Revisiting heart failure assessment based on objective measures in NYHA functional classes I and II.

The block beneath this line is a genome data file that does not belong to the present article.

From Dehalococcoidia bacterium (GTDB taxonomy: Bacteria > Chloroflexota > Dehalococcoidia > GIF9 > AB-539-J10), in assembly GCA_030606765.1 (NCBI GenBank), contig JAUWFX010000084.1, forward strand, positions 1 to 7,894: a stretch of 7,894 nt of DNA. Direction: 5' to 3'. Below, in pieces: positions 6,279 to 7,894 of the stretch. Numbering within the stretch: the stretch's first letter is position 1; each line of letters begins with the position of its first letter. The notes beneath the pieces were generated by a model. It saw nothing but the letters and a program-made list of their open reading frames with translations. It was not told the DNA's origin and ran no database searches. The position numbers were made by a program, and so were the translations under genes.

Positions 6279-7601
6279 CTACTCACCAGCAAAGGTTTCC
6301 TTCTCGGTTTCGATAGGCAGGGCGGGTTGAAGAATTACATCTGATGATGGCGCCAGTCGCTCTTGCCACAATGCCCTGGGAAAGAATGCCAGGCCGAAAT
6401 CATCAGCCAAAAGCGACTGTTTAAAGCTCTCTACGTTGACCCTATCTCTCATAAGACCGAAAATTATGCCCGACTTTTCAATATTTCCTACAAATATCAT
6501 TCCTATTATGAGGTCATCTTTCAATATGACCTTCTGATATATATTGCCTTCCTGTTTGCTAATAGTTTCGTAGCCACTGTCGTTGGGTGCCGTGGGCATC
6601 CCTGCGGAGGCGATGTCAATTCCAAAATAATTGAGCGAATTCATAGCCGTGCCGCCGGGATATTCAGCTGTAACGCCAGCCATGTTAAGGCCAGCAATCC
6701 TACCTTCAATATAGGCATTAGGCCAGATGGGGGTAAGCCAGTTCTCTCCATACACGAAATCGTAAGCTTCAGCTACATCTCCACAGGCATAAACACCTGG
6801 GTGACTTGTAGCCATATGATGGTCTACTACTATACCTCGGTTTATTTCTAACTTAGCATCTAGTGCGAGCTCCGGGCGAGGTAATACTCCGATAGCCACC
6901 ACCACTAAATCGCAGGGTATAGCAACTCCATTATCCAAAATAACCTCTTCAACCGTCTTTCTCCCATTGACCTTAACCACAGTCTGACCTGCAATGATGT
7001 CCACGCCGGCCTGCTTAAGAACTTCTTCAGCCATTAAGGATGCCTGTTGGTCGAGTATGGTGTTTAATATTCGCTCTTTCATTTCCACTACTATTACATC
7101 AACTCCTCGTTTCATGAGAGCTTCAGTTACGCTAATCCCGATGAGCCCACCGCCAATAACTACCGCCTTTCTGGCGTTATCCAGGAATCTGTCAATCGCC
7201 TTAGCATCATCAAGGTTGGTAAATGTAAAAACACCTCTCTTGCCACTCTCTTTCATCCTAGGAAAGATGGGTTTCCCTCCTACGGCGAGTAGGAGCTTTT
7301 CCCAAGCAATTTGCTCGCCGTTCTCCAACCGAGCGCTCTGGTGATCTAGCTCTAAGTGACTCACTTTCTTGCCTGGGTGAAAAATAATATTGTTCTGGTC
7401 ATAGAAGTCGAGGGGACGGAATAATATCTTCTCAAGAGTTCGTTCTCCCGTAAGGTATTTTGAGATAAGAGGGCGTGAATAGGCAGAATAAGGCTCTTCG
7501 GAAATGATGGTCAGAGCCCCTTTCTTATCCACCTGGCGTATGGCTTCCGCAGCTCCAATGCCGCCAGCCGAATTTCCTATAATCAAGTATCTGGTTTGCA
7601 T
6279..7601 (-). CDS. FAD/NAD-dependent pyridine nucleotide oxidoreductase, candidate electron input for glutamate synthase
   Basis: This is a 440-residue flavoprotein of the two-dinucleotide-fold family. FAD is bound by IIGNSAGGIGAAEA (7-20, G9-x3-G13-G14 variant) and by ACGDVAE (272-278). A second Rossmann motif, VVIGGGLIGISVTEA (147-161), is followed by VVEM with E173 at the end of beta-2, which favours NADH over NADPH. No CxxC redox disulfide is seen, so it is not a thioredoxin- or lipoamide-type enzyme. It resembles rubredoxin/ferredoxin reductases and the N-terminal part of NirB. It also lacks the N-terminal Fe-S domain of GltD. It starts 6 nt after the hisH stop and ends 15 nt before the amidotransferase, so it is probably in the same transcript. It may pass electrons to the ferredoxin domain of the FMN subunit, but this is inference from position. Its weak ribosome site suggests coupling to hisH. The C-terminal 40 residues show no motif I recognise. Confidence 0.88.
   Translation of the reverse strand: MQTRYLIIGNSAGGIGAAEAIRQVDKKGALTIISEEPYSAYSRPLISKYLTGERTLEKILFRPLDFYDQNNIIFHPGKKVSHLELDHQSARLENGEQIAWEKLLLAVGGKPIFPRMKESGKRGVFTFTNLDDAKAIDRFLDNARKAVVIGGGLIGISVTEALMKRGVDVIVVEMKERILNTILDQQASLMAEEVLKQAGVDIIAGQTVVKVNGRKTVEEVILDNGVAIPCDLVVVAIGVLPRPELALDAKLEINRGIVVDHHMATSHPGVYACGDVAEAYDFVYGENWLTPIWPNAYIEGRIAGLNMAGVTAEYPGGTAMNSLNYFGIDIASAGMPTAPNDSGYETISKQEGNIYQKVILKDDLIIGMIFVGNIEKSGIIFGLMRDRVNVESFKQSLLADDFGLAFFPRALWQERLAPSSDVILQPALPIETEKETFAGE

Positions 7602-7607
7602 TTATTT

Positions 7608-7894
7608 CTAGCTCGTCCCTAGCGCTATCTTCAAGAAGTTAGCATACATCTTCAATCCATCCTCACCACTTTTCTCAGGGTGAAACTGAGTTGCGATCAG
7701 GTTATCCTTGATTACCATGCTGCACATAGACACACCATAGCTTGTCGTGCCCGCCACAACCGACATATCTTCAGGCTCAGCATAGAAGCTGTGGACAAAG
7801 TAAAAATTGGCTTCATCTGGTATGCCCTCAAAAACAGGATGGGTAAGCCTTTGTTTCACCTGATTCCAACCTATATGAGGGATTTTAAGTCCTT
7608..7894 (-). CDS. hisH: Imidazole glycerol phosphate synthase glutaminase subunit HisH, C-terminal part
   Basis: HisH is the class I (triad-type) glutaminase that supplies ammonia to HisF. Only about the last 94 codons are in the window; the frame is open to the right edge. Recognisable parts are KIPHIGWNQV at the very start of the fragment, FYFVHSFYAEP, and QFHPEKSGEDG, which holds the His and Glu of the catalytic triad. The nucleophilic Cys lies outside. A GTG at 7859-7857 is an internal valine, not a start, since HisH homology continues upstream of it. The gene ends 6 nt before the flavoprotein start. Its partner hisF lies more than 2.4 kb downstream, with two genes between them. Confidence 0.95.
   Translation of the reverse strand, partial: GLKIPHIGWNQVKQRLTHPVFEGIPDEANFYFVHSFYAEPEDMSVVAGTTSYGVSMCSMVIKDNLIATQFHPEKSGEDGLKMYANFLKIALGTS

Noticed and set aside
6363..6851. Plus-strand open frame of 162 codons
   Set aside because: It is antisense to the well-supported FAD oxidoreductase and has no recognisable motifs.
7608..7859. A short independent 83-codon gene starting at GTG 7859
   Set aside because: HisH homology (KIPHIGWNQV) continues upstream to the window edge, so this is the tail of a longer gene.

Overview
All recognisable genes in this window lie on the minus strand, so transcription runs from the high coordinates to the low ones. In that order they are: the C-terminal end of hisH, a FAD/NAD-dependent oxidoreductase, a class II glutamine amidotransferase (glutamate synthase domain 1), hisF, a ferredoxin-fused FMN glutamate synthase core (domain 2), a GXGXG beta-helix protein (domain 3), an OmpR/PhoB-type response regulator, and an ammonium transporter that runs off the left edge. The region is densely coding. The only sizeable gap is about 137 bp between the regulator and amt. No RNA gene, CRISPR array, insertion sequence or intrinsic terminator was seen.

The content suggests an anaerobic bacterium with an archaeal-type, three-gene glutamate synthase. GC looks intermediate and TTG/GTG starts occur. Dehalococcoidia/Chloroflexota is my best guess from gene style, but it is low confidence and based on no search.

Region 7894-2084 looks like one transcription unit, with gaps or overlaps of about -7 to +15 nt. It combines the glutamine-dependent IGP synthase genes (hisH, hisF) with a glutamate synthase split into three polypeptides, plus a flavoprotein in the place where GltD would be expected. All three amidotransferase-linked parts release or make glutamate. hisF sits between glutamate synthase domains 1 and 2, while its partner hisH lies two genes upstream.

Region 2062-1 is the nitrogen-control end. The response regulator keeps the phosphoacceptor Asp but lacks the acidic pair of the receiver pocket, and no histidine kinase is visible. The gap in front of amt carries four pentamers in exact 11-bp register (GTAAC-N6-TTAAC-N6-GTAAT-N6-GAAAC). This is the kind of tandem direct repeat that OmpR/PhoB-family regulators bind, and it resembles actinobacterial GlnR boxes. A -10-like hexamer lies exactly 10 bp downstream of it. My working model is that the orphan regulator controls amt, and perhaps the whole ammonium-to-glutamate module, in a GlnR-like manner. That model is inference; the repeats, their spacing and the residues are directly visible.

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New York Heart Association (NYHA) functional class plays a central role in heart failure (HF) assessment but might be unreliable in mild presentations. We compared objective measures of HF functional evaluation between patients classified as NYHA I and II in the Rede Brasileira de Estudos em Insuficiência Cardíaca (ReBIC)-1 Trial.The ReBIC-1 Trial included outpatients with stable HF with reduced ejection fraction. All patients had simultaneous protocol-defined assessment of NYHA class, 6 min walk test (6MWT), N-terminal pro-brain natriuretic peptide (NT-proBNP) levels and patient’s self-perception of dyspnoea using a Visual Analogue Scale (VAS, range 0-100).Of 188 included patients with HF, 122 (65%) were classified as NYHA I and 66 (35%) as NYHA II at baseline. Although NYHA class I patients had lower dyspnoea VAS Scores (median 16 (IQR, 4-30) for class I vs 27.5 (11-49) for class II, p=0.001), overlap between classes was substantial (density overlap=60%). A similar profile was observed for NT-proBNP levels (620 pg/mL (248-1333) vs 778 (421-1737), p=0.015; overlap=78%) and for 6MWT distance (400 m (330-466) vs 351 m (286-408), p=0.028; overlap=64%). Among NYHA class I patients, 19%-34% had one marker of HF severity (VAS Score >30 points, 6MWT <300 m or NT-proBNP levels >1000 pg/mL) and 6%-10% had two of them. Temporal change in functional class was not accompanied by variation on dyspnoea VAS (p=0.14).Most patients classified as NYHA classes I and II had similar self-perception of their limitation, objective physical capabilities and levels of natriuretic peptides. These results suggest the NYHA classification poorly discriminates patients with mild HF.

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